Monday, November 4, 2013
Last updated Oct. 30, 2013
Paul Rusesabagina, hero of Hotel Rwanda
This hero will speak about the Rwandan genocide and how the courage of ordinary people standing up to evil can make a difference.
When: Friday, Nov. 8, 3 p.m. to 4:15 p.m.
Where: SBCC, 721 Cliff Dr., Santa Barbara
Age limit: Not available
Categories: Lectures & Workshops: Book Signings, Lectures, Special Events
Paul Rusesabagina, the hotel manager who saved thousands of lives during the Rwandan genocide and was portrayed by Don Cheadle in movie Hotel Rwanda, will speak. He will show video clips from the film and speak about the genocide and how the courage of ordinary people standing up to evil can make a difference. He will be signing his autobiography, An Ordinary Man.
Alethea Tyner Paradis, founder of Peace Works Travel, has organized a trip for high school students to Rwanda in January. “This adventure invites students to experience an insider’s look at a beautiful, lush, now-peaceful country that imploded with unimaginable violence just 20 years ago. The scale of the killing and recovery cannot be completely grasped with the rational mind. 800,000 people killed in 100 days, is eight thousand lives per day, more than five murders per minute. It was rooted in perceptions of racial hate, and officials running the country used the mass media to whip the populace into a killing frenzy to eliminate all Tutsis.”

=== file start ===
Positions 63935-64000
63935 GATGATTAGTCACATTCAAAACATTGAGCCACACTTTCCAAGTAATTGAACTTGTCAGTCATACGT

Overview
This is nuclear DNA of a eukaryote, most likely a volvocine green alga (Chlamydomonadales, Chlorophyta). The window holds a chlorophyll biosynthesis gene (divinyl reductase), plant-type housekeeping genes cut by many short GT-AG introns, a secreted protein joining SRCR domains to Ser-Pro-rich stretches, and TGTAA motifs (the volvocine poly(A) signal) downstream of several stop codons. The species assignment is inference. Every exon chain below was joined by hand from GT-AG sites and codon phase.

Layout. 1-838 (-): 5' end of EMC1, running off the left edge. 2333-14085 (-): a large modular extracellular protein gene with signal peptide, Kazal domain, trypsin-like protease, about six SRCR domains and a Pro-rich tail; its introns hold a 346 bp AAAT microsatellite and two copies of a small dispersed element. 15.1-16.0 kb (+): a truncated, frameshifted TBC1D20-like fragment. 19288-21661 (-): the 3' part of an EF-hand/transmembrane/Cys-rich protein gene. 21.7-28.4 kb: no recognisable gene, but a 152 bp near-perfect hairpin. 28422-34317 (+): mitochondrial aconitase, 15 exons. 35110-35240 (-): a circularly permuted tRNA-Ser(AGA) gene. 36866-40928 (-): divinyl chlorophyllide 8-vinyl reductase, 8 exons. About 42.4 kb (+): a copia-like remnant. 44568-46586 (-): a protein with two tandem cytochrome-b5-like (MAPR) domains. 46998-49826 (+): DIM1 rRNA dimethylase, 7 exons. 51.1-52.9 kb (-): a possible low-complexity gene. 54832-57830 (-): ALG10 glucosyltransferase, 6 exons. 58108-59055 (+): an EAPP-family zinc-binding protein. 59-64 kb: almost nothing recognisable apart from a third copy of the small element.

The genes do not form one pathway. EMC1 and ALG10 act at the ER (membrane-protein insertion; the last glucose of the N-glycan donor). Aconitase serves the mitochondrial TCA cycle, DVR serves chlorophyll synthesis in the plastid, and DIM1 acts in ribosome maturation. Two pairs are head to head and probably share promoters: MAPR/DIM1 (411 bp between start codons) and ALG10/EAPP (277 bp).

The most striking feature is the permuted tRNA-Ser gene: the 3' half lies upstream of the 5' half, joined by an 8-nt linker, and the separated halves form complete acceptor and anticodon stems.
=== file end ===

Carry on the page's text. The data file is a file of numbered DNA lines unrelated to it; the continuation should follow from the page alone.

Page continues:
Paul’s message is simple: Words can multiply hate—as in the Holocaust and the Rwandan genocide—or they can broker peace and reconciliation. With a mixture of diplomacy and dissuasion, Paul talked madmen killers out of their mission to butcher over 1200 Tutsis and Hutus hiding in the hotel for 77 consecutive days. He will discuss how recognizing the humanity in others – even your enemy—can mean the difference between deadly conflict and life-saving solutions.
Rwanda today is one of the safest African countries. Victims and perpetrators now live in peace, side by side with an impossible pain. All survivors agree that the genocide was the product of an inverted reality: wrong became right, insanity seemed normal, and resistance to the mob was impossible. According to Paradis, “The goal of our Rwanda trip is to understand the beauty and healing beyond the tragedy, to capture the stories of survivors, and to illuminate a cautionary tale for our times: Human beings living in a diverse world must cultivate their power to act for peace.”
In Room PS 101, East Campus of SBCC.
Event posted Oct. 29, 2013
Last updated Oct. 30, 2013
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